Demonetisation of old Rs 500 and 1,000 notes had a “material impact on spending” as reflected in significant slowing of GDP growth in January-March, Fitch Ratings said today, warning that the ongoing steep decline in investment could spell risks to growth potential. In its latest Global Economic Outlook (GEO), Fitch said Indian GDP growth slowed “significantly” to 6.1 per cent in first quarter of 2017 from 7 per cent in October-December. This was the slowest pace since fourth quarter of 2013-14. “Domestic demand accounted for the bulk of the slowdown. It appears that the cash squeeze of November 2016 – whereby the government pulled 86 per cent of cash in circulation out of the economy virtually overnight – finally did have a material impact on spending,” it said. Stating that the lagged effect of demonetisation on the economy is “quite puzzling”, Fitch said this partly reflects the challenges of measuring spending in an economy with a large informal sector. Consumption growth fell substantially to 7.3 per cent, from 11.3 per cent in the fourth quarter of 2015-16. “More worryingly, investment dipped into negative territory (-2.1 per cent). This partly reflected poor construction activity, which fell by 3.7 per cent, an unprecedentedly low level in recent years,” it said, adding that this may have been affected by the demonetisation shock.Stating that investment has been persistently weak in recent years, Fitch said investment as a share of GDP has been trending down for several years and “ongoing steep declines could spell risks for medium-to-long term growth potential.” “We do, however, expect investment to gradually pick up from current lows on the back of the transmission of supportive monetary policy of the past two years and stepped- up structural reforms,” the rating agency said. Fitch expected that the goods and services tax (GST), which is to kick in from July, will facilitate trade within India and reduce transaction costs.Also, public spending on infrastructure is set to rise, boosting investment. “This should help drive a pick-up in GDP growth, which we forecast at 7.4-7.6 per cent in the next two fiscal years,” it said. CPI inflation, it felt, should also tick up as the current low food price effect will fade, but would remain firmly within the central bank’s target range.Fitch said the recovery in global growth is strengthening and is expected to pick up to 2.9 per cent this year and peak to 3.1 per cent in 2018, the highest such rate since 2010. “Faster growth this year reflects a synchronised improvement across both advanced and emerging market economies. Macro policies and tightening labour markets are supporting demand growth in advanced countries, while the turnaround in China’s housing market since 2015 and the recovery in commodity prices from early 2016 have fuelled a rebound in emerging market demand,” said Brian Coulton, Fitch’s Chief Economist.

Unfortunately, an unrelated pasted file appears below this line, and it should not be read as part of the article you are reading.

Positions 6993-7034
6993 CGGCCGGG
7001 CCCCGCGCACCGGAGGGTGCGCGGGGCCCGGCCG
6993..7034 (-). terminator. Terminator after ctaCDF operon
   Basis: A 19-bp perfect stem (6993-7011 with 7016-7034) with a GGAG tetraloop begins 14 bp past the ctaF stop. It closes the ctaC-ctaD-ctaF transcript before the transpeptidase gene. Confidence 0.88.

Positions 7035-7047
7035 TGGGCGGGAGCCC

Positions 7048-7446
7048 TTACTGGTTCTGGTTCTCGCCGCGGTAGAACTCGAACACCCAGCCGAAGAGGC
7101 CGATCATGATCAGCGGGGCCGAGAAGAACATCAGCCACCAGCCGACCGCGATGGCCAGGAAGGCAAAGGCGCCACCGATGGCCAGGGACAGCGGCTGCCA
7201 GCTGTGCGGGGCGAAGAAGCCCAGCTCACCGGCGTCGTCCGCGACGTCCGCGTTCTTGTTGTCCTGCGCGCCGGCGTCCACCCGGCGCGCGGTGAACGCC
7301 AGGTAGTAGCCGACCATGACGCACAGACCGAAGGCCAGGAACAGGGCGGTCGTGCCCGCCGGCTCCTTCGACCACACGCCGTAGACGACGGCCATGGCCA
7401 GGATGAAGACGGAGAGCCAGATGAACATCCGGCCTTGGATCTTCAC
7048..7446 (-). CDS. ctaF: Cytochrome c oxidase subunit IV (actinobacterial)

Japan’s exports surged in May by the fastest in more than two years on higher shipments of cars and steel, an encouraging sign that robust global demand will help keep the country’s modest economic recovery on track. The 14.9 percent annual increase in exports in May was the biggest rise since January 2015 and nearly twice the pace seen in April, though it was below analysts’ expectations of 16.1 percent. Japan’s imports rose more than expected in May, partly due to increasing demand for intermediate goods companies need to manufacture their products. Exports are likely to continue rising at a steady clip as overseas economies show increasing signs of strength, which should help Japan’s economy extend its recent run of expansion. “The main scenario is Japan’s exports will continue to recover,” said Shuji Tonouchi, senior market economist at Mitsubishi UFJ Morgan Stanley Securities. “However, the pace of growth could slow somewhat as inventories of certain goods, like electronics, start to build up overseas.” Exports of cars and car parts rose partly because an earthquake in Kumamoto last year in May temporarily shut down production of these goods, Tonouchi noted.